“Compassionate use” implies each patient who wants to take it needs to apply via their doctor on a Section 21 form to SAHPRA and it may or may not be approved. It’s not as simple as writing a script. SAHPRA is likely to only approve drugs under Section 21 if there are no other treatment options. On February 3, the Gauteng High Court ruled in favour of Afriforum, giving doctors permission to treat Covid-19 using Ivermectin on an urgent basis, without waiting for the outcome of an application from SAHPRA. There are no clear guidelines as to when exactly Ivermectin should be administered and it is still unclear whether prophylactic use is allowed.

Another issue is the procurement of Ivermectin. There is a large black market in South Africa for Ivermectin, and we have no way of knowing if what is on offer, smuggled into the country, is real and safe. It may be just aspirin or even something harmful that has been packaged and labelled as Ivermectin. Most of the mainstream physicians and Johannesburg-based critical care senior doctors are still not advocating for its use at this stage. Although some of the trials look promising, there is no unequivocal proof that it works.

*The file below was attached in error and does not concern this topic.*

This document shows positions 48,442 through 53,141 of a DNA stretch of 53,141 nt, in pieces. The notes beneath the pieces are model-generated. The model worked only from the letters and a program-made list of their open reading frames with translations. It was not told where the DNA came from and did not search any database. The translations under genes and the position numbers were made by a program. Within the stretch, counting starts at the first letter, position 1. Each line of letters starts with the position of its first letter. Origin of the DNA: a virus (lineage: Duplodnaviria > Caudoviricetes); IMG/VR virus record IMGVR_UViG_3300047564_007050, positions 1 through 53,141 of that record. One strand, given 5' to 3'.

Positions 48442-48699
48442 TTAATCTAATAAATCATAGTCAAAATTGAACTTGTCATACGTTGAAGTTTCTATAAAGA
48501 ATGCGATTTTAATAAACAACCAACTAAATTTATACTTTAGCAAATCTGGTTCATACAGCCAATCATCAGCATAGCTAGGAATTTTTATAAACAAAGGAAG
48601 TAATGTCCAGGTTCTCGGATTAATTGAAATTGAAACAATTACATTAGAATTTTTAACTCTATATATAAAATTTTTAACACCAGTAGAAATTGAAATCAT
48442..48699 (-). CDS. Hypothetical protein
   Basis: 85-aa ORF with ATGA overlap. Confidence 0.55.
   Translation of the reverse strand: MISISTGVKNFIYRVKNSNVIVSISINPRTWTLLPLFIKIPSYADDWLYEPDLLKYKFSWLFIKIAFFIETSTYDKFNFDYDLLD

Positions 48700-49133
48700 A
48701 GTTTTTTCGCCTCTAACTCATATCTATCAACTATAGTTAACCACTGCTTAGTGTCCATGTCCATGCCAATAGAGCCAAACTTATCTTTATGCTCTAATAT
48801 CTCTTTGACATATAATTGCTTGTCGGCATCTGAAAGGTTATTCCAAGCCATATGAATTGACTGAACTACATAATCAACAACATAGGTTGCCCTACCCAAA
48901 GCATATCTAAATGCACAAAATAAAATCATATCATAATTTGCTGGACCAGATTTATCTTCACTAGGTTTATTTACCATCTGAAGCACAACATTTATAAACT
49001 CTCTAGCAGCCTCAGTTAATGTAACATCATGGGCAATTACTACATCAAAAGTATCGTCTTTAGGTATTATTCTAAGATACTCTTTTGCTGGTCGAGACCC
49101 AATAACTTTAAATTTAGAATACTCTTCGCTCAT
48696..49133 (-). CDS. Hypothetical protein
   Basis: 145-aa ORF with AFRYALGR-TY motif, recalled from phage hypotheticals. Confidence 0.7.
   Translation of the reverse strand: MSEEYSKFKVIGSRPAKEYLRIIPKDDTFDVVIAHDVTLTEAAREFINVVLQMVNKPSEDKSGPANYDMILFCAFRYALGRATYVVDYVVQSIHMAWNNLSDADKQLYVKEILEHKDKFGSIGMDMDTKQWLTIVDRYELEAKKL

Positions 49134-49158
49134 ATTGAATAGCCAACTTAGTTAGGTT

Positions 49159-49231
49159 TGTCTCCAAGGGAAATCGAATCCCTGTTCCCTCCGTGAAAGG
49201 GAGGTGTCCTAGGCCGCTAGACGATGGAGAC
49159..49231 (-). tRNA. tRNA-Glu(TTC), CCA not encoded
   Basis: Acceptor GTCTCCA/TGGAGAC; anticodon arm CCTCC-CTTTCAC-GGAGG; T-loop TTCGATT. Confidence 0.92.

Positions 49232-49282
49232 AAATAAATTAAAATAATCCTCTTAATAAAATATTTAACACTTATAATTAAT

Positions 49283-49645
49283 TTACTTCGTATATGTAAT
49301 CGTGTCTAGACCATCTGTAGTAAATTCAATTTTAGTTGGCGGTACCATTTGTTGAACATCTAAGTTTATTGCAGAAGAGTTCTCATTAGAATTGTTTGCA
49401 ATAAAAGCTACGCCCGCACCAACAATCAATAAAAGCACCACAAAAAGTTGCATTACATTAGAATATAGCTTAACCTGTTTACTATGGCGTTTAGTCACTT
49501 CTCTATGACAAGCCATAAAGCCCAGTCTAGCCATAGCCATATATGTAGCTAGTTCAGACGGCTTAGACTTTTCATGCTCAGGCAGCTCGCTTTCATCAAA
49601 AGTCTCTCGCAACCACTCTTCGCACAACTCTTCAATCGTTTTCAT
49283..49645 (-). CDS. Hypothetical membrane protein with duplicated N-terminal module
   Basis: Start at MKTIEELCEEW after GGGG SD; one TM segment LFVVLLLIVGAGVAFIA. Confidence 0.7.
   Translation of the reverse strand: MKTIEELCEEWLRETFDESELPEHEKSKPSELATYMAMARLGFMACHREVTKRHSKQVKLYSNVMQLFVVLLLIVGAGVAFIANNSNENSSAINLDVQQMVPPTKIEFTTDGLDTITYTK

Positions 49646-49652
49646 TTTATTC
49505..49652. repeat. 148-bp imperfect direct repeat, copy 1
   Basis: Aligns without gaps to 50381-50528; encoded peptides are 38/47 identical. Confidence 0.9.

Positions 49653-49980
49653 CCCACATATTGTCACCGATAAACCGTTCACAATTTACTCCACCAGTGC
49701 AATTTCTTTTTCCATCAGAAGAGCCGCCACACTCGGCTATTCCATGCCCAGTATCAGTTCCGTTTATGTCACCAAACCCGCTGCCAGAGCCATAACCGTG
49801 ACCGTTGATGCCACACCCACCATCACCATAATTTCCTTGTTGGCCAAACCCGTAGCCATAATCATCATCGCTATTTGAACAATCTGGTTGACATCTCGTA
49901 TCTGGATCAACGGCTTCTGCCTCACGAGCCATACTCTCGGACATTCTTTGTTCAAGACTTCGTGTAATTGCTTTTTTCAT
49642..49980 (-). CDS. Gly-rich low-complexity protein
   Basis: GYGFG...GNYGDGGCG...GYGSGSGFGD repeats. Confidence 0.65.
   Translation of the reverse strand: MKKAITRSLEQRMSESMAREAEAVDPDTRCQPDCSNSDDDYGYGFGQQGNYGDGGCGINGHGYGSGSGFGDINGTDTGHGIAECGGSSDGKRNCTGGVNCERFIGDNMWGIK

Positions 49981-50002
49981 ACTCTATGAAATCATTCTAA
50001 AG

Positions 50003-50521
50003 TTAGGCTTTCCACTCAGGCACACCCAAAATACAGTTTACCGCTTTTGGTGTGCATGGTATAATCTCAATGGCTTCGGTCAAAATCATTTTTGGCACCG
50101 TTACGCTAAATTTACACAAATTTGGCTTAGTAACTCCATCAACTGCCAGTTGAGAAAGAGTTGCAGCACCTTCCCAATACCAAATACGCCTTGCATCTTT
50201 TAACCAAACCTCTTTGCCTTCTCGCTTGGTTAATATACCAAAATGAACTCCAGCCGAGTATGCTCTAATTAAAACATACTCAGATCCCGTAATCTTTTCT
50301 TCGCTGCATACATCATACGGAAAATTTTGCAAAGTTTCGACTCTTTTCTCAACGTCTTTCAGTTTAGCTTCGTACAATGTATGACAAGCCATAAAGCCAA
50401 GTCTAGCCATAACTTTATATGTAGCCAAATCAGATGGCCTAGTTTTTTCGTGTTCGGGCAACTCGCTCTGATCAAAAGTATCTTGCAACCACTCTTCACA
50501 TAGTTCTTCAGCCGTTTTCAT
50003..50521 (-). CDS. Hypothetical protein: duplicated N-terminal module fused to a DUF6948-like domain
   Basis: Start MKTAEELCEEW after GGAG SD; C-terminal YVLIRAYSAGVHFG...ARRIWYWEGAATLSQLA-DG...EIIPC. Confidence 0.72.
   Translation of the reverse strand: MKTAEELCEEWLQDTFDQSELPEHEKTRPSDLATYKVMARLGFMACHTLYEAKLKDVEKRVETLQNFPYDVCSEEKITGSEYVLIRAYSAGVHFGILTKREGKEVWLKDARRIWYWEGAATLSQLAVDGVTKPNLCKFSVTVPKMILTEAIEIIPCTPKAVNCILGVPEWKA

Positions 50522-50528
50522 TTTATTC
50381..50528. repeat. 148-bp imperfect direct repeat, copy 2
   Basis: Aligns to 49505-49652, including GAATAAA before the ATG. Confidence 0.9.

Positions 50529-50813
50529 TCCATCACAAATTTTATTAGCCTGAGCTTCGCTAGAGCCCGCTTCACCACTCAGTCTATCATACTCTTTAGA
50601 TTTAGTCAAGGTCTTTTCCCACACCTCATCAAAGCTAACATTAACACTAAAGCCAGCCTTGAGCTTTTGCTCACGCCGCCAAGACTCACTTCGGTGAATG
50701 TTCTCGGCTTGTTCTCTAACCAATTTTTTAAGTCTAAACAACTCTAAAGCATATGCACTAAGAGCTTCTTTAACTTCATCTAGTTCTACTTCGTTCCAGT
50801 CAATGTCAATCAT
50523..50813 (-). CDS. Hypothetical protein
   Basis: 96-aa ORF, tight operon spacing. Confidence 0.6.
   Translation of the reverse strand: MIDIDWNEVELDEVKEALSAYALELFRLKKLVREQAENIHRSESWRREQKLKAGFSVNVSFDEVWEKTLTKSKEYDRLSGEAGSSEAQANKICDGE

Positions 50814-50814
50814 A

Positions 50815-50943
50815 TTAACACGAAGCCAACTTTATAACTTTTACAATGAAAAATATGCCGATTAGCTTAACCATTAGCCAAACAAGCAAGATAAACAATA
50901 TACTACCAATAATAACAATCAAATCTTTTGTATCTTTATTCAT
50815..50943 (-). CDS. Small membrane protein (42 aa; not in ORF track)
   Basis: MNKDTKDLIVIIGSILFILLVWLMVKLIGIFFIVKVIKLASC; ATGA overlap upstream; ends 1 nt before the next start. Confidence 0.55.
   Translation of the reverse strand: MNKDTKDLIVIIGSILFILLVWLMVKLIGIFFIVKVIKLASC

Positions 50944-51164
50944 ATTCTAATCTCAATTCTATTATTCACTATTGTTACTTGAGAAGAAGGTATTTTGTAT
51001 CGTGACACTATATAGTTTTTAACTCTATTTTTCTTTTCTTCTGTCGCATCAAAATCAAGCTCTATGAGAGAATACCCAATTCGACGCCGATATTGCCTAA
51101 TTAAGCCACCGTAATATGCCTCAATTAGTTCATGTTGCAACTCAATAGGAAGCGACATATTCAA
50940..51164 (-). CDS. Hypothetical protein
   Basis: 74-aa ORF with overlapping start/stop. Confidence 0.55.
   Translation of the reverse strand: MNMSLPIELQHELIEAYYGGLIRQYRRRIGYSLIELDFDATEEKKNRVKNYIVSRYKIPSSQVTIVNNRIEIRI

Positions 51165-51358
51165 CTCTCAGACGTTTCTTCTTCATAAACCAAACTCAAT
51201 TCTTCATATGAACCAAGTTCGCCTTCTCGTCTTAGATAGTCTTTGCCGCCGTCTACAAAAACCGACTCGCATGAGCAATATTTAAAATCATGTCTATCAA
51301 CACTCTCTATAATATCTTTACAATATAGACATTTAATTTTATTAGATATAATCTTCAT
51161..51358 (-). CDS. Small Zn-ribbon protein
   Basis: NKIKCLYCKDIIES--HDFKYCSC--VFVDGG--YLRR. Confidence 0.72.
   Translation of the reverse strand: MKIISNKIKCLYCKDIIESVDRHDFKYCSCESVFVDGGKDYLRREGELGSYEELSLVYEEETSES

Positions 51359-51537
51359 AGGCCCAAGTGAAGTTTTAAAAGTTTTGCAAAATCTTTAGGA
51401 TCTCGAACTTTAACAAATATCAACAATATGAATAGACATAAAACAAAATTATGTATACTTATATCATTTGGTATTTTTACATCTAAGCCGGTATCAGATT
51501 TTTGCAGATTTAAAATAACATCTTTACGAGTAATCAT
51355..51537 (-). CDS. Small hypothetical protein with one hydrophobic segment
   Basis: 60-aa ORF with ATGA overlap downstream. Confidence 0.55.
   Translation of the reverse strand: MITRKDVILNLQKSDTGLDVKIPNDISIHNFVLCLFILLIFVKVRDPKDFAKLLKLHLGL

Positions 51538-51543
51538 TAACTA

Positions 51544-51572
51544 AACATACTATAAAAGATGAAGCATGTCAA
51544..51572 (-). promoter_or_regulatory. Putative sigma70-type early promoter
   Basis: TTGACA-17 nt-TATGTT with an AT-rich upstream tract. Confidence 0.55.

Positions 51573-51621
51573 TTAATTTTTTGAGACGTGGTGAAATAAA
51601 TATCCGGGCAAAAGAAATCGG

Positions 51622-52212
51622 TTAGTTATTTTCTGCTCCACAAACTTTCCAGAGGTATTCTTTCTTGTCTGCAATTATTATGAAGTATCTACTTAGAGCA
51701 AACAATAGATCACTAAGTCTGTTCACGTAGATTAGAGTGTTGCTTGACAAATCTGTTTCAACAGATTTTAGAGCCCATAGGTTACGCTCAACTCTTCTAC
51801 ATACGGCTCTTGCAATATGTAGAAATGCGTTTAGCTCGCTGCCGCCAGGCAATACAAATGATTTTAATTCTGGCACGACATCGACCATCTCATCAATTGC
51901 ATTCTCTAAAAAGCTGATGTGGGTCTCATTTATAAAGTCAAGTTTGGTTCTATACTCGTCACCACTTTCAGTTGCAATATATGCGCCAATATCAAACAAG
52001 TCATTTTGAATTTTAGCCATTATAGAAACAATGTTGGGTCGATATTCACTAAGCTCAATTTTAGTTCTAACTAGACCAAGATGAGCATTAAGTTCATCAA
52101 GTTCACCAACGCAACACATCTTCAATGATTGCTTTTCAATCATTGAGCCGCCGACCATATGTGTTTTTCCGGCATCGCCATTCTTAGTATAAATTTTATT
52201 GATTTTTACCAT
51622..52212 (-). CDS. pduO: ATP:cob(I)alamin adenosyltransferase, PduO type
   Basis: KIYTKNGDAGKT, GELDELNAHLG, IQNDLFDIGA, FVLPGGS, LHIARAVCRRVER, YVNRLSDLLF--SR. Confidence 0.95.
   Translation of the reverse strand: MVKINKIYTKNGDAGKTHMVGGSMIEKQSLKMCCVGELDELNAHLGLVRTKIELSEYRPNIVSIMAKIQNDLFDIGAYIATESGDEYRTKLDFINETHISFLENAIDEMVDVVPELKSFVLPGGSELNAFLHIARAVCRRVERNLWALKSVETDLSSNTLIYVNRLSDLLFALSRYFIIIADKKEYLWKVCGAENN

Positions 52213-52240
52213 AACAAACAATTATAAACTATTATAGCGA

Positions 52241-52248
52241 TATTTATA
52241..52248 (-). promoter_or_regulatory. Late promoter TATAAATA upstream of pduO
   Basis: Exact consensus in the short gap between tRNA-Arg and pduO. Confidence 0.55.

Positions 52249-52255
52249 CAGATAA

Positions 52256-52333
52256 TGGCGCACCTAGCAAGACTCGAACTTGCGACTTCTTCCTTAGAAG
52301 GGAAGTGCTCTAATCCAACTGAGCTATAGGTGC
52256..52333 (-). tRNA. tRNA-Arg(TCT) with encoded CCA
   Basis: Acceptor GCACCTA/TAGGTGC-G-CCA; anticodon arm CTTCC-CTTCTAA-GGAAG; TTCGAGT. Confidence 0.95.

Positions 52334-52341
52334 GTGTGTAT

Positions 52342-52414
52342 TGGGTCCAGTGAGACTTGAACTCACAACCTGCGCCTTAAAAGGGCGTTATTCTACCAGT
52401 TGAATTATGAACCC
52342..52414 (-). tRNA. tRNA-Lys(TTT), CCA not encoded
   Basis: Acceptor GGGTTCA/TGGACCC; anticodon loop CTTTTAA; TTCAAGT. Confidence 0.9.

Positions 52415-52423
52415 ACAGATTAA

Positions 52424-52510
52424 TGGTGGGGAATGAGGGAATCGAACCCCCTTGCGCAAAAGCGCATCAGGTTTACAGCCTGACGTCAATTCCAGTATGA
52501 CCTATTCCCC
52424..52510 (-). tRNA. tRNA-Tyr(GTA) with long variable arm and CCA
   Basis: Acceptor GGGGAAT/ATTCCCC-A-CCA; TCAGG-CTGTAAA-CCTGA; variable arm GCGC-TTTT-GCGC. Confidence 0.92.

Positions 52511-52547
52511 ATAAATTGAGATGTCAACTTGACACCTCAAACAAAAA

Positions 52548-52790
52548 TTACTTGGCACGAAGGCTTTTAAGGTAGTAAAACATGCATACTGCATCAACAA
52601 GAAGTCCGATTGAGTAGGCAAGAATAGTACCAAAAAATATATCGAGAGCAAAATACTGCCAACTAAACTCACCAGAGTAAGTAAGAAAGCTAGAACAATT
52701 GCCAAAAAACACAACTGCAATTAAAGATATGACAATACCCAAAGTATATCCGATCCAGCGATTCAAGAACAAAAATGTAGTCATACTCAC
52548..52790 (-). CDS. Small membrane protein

There have also been some serious reported side effects, mainly neurological. There are many patients who have ended up in hospital with serious Covid-19 infection despite taking Ivermectin, either for prevention or for treatment. And also many anecdotal good news stories.

If you are taking Ivermectin, I urge you to check that it is from a reputable source, preferably a pharmacy and not a veterinary preparation; that you don’t exceed the very small recommended dose; and that you check the 20-page list of drug interactions if you are on any other medications.